Bio & Life Sciences Healthcare

Could Bats Reveal the Fountain of Youth?

Unlike other tiny mammals, bats and mole-rats live especially long lives. Now scientists are starting to understand why. At a time when interest in longevity is massive and growing, their answers might point the way toward useful knowledge about how we ourselves could last a bit longer.   More

Healthcare

InsurTech Startups Strive to Reinvent Insurance

Technology is starting to transform insurance. The industry may be conservative, but we're seeing innovation ranging from new health underwriters (like Oscar, whose CEO speaks at Techonomy NYC May 17), to a Scottish company that insures borrowed cars on a per-hour basis.   More

Security & Privacy

Hello Barbie Hijacked, as Techonomy 2016 Foreshadowed

At Techonomy 2016, panelists revealed shocking security risks associated with embedding the internet in children’s toys. The fear that these devices could be compromised appears to have been warranted. Over the past year, hackers have found a way to turn "Hello Barbie" into a listening device, and have held data ransom. Germany has even banned certain connected toys in their country.   More

Society The Internet

Whatever Happened to the Internet’s Promise?

Idealism helped build a massive global movement of free culture and the net. It may still offer a powerful outline of cyberspace governance: an equitable and enlightened arena, a benign ecosystem that interweaves people and machines. Unfortunately we’re not even close to that today. But it's not too late to retrieve that vision.   More

Bio & Life Sciences Community Insights Healthcare

2017 Biotech Trends–Regrown Organs, Augmented Brains, and AI Diagnosis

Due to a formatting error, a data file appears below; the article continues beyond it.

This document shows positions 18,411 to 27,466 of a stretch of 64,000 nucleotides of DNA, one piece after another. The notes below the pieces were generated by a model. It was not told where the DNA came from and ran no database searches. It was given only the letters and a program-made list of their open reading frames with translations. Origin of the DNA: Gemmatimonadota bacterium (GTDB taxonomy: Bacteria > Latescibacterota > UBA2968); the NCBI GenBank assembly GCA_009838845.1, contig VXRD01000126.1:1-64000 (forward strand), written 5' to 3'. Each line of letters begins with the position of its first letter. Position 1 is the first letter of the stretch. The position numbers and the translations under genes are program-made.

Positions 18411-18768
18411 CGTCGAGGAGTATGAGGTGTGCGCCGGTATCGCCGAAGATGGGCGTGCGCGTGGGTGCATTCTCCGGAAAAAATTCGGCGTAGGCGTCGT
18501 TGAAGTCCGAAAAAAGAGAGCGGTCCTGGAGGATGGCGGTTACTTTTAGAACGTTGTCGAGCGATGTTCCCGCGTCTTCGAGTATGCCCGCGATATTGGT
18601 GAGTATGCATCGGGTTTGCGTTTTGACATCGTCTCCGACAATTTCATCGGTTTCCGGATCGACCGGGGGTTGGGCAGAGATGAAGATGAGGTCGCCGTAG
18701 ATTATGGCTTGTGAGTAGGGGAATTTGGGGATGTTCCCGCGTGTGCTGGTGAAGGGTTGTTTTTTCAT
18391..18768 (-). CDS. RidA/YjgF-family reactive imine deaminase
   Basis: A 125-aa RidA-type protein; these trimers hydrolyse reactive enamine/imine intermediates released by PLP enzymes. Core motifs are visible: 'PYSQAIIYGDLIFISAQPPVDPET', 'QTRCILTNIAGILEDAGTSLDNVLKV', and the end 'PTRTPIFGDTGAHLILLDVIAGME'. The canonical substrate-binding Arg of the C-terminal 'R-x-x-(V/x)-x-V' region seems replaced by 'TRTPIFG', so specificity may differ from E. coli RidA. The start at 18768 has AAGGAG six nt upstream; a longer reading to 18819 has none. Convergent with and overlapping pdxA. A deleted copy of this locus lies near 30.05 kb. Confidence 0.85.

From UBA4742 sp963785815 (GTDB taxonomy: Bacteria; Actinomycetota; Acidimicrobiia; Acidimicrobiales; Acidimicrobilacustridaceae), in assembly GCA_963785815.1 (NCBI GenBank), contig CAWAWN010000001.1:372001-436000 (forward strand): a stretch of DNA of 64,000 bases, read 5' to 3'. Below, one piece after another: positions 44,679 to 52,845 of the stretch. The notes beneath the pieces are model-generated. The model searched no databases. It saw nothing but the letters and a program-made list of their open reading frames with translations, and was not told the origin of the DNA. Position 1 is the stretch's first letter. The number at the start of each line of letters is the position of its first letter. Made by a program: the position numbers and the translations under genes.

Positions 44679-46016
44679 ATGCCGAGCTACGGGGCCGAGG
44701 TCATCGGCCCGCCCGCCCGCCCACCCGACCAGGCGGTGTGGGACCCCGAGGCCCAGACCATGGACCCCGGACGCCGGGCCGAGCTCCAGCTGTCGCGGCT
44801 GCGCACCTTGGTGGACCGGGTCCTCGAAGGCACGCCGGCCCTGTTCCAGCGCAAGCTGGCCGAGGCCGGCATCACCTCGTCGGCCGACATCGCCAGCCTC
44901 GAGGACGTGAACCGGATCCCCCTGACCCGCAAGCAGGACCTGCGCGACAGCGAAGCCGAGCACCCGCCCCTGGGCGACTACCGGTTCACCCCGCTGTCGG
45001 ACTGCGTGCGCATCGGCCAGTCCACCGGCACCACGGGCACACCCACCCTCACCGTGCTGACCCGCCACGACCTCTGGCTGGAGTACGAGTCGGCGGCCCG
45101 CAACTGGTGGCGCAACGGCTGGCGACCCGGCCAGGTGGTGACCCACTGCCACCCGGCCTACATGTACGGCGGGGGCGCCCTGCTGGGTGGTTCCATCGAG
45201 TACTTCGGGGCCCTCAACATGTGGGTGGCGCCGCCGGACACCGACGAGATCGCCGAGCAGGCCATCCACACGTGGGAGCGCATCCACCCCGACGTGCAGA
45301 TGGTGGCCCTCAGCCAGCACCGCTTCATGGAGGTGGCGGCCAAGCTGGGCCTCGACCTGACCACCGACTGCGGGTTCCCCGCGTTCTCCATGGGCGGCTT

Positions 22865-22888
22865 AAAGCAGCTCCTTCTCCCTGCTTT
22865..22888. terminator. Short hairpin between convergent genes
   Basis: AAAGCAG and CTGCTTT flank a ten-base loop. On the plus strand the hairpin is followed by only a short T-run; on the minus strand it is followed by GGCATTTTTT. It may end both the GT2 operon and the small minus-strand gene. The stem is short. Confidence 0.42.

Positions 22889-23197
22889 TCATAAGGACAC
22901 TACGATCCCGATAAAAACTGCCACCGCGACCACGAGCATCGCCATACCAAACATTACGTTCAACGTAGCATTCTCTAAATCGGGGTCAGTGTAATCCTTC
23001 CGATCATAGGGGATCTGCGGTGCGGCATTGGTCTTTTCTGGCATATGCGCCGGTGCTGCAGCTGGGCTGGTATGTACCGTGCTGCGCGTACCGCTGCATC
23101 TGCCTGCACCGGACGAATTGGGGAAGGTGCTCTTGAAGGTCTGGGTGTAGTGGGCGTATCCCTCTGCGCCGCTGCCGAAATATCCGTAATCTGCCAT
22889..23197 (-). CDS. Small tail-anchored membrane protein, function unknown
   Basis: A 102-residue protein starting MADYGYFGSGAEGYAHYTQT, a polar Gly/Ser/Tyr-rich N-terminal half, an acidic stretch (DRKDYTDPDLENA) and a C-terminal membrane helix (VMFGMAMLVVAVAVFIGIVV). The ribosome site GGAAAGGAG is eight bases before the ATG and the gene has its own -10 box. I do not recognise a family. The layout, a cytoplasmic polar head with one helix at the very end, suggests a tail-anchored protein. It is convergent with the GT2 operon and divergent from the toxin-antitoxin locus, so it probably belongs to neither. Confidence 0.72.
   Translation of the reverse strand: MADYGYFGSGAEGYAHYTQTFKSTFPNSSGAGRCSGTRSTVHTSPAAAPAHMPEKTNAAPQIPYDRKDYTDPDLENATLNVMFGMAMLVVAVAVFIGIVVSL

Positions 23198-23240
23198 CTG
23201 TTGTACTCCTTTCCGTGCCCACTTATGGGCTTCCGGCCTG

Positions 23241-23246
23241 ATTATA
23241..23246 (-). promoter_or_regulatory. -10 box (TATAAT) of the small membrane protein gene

At IndieBio we see hundreds of biotech startups and technologies, and a few key themes are emerging for 2017. Fiction is becoming a reality with cell therapies. The era of the brain has arrived. And machine learning and AI are now a key part of biotech innovation.   More

Healthcare

Infectious Diseases Really Are Out to Get You

Infectious disease outbreaks are occurring more often and with more complex infection patterns, making them harder to treat. While this is a very scary reality, new approaches to diagnosis, treatment and preparation for epidemics hold promise, reported top scientists at a recent conference called Advances in Genome Biology and Technology.   More

Community Insights Government Jobs

H1B Visas: Why They’re Broken and What we Can Do

The Trump administration may further restrict H1B work visas for technology workers. There are inherent problems with the current H1B system, but even more with the Trump proposal. We need to increase the minimum salary for H1B recipients, require employers that utilize them to take concrete actions to benefit American workers, and initiate a crash program to improve the tech skills of Americans.   More

5G Community Insights Mobile

What to Expect at the World’s Behemoth Mobile Tech Show

Mobile World Congress 2017 in Barcelona is next week. Mobile technology continues to amaze. One key theme will be the upcoming 5G world–significantly faster data, less delay, and greater wireless connectivity to far more endpoints. Globalization will be another top theme, along with AI, VR, and new kinds of wearable connected tech.   More

Community Insights Healthcare Jobs

How Tech Creates Jobs and Helps Aging Americans

The American home healthcare industry, already employing 2.5 million, is facing a crisis as the need grows quickly even as poor working conditions and low pay deter new caregivers from entering the field. Honor, run by author Sternberg, brings automation and smartphone assistance and convenience to workers and improves the quality of care.   More

Bio & Life Sciences

Contradictions Abound in Public Opinions about Genetics

People are so opposed to GMOs that such food has often been banned, though studies find zero evidence it harms people. But paradoxically, when it comes to editing human genomes, many are eager to press forward. Yet here scientists themselves mostly call for caution, because little is known about long-term ramifications.   More